Knowledge Management and the Politics of Knowledge: Illustrations from complex products and systems

Research output: Contribution to journalArticle

Abstract

While there is an increasing recognition of the social character of knowledge in segments of the literature on knowledge management, this paper argues that there has been a limited engagement with issues surrounding the politics of knowledge. There is now a well-established critique of technically-led knowledge management practices in which knowledge is treated in passive, objectivised, and static terms. A key element of this critique concerns the limits of codification strategies directed at making tacit knowledge explicit. This is founded upon an interpretative conceptualisation of inter-subjective understanding as always provisional, incomplete, and embedded in contexts of social action. While sympathetic to this position, it is argued that there is more to considering knowledge practices than the problem of understanding. Shared understanding, where participants to an interaction achieve a satisfactory interpretation of their respective positions, in no way implies mutual agreement about the validity of these positions. Drawing on insights from Habermas about models of social action and knowledge-guiding interests, we offer a series of concepts encouraging sensitivity to the relationship between knowledge, power, and interests. Aspects of the argument are then illustrated with case examples drawn from research into organisational knowledge in companies producing and using complex products and systems.
Original languageEnglish
Pages (from-to)99-112
Number of pages14
JournalEuropean Journal of Information Systems
Volume10
Issue number2
DOIs
Publication statusPublished - Jun 2001

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knowledge management
politics
interpretation
interaction

Keywords

  • Knowledge management
  • Complex Product Systens (CoPS)
  • CENTRIM

Cite this

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title = "Knowledge Management and the Politics of Knowledge: Illustrations from complex products and systems",
abstract = "While there is an increasing recognition of the social character of knowledge in segments of the literature on knowledge management, this paper argues that there has been a limited engagement with issues surrounding the politics of knowledge. There is now a well-established critique of technically-led knowledge management practices in which knowledge is treated in passive, objectivised, and static terms. A key element of this critique concerns the limits of codification strategies directed at making tacit knowledge explicit. This is founded upon an interpretative conceptualisation of inter-subjective understanding as always provisional, incomplete, and embedded in contexts of social action. While sympathetic to this position, it is argued that there is more to considering knowledge practices than the problem of understanding. Shared understanding, where participants to an interaction achieve a satisfactory interpretation of their respective positions, in no way implies mutual agreement about the validity of these positions. Drawing on insights from Habermas about models of social action and knowledge-guiding interests, we offer a series of concepts encouraging sensitivity to the relationship between knowledge, power, and interests. Aspects of the argument are then illustrated with case examples drawn from research into organisational knowledge in companies producing and using complex products and systems.",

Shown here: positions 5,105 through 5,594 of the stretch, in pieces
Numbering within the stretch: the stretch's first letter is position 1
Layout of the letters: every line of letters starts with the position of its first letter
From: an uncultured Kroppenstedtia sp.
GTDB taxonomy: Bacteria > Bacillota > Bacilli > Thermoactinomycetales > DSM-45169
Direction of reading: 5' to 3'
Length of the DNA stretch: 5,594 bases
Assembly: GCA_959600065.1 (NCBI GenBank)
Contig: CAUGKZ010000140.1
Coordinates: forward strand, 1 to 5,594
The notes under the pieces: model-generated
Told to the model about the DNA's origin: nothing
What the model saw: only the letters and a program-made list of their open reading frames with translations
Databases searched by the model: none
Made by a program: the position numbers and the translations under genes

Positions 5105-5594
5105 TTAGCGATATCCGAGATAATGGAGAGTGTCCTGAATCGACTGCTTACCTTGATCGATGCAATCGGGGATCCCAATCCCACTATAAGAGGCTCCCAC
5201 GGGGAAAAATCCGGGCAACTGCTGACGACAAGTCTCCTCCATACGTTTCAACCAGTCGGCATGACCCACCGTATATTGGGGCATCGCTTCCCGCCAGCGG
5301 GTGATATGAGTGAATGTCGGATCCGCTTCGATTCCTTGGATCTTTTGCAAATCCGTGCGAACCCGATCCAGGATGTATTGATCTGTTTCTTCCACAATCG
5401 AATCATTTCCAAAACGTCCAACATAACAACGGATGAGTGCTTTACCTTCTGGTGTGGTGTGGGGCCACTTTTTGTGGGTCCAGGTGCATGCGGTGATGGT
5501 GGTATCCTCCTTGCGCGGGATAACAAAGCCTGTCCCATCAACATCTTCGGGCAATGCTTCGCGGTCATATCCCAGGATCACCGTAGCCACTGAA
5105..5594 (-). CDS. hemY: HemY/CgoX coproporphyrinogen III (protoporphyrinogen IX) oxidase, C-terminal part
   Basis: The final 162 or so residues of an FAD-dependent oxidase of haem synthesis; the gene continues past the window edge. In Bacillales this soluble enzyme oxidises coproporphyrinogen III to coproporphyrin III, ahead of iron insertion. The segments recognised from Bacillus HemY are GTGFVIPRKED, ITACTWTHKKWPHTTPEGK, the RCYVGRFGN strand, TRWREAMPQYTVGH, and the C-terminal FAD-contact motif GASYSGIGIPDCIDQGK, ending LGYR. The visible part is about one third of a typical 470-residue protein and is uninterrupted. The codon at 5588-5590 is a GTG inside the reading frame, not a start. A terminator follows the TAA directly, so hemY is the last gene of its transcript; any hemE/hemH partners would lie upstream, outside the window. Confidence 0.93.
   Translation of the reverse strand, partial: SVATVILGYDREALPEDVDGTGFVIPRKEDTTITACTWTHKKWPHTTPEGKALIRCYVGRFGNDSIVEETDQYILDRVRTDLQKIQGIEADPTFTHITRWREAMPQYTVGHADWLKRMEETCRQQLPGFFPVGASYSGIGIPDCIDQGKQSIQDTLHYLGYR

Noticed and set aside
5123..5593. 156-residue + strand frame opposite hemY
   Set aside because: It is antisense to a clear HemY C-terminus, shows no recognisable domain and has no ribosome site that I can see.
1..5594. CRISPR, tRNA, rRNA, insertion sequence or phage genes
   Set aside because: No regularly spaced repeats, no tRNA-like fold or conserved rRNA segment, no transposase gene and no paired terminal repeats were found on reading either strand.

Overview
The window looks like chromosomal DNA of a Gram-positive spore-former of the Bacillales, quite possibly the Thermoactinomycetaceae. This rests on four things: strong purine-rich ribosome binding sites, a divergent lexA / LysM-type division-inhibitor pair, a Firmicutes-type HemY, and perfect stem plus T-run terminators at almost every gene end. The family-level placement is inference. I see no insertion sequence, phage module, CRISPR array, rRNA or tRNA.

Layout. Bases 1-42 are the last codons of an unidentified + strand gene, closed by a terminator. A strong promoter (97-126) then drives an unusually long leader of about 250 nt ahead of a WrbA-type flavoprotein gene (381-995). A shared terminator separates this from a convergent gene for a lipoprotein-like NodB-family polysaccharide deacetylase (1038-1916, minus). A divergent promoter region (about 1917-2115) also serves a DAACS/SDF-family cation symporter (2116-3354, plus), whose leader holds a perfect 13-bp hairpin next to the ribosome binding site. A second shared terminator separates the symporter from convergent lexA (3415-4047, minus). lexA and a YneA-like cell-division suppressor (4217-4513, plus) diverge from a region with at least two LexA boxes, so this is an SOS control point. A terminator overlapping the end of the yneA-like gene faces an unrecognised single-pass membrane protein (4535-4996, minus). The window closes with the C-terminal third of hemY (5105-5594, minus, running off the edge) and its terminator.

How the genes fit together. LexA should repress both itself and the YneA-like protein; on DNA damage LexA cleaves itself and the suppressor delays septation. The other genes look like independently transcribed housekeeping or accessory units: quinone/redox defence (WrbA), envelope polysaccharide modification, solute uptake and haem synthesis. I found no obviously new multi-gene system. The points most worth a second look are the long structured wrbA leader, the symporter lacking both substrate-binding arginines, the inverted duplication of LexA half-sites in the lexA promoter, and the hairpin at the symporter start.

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Knowledge Management and the Politics of Knowledge: Illustrations from complex products and systems. / Marshall, Nicholas; Brady, Tim.

In: European Journal of Information Systems, Vol. 10, No. 2, 06.2001, p. 99-112.

Research output: Contribution to journalArticle

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AB - While there is an increasing recognition of the social character of knowledge in segments of the literature on knowledge management, this paper argues that there has been a limited engagement with issues surrounding the politics of knowledge. There is now a well-established critique of technically-led knowledge management practices in which knowledge is treated in passive, objectivised, and static terms. A key element of this critique concerns the limits of codification strategies directed at making tacit knowledge explicit. This is founded upon an interpretative conceptualisation of inter-subjective understanding as always provisional, incomplete, and embedded in contexts of social action. While sympathetic to this position, it is argued that there is more to considering knowledge practices than the problem of understanding. Shared understanding, where participants to an interaction achieve a satisfactory interpretation of their respective positions, in no way implies mutual agreement about the validity of these positions. Drawing on insights from Habermas about models of social action and knowledge-guiding interests, we offer a series of concepts encouraging sensitivity to the relationship between knowledge, power, and interests. Aspects of the argument are then illustrated with case examples drawn from research into organisational knowledge in companies producing and using complex products and systems.

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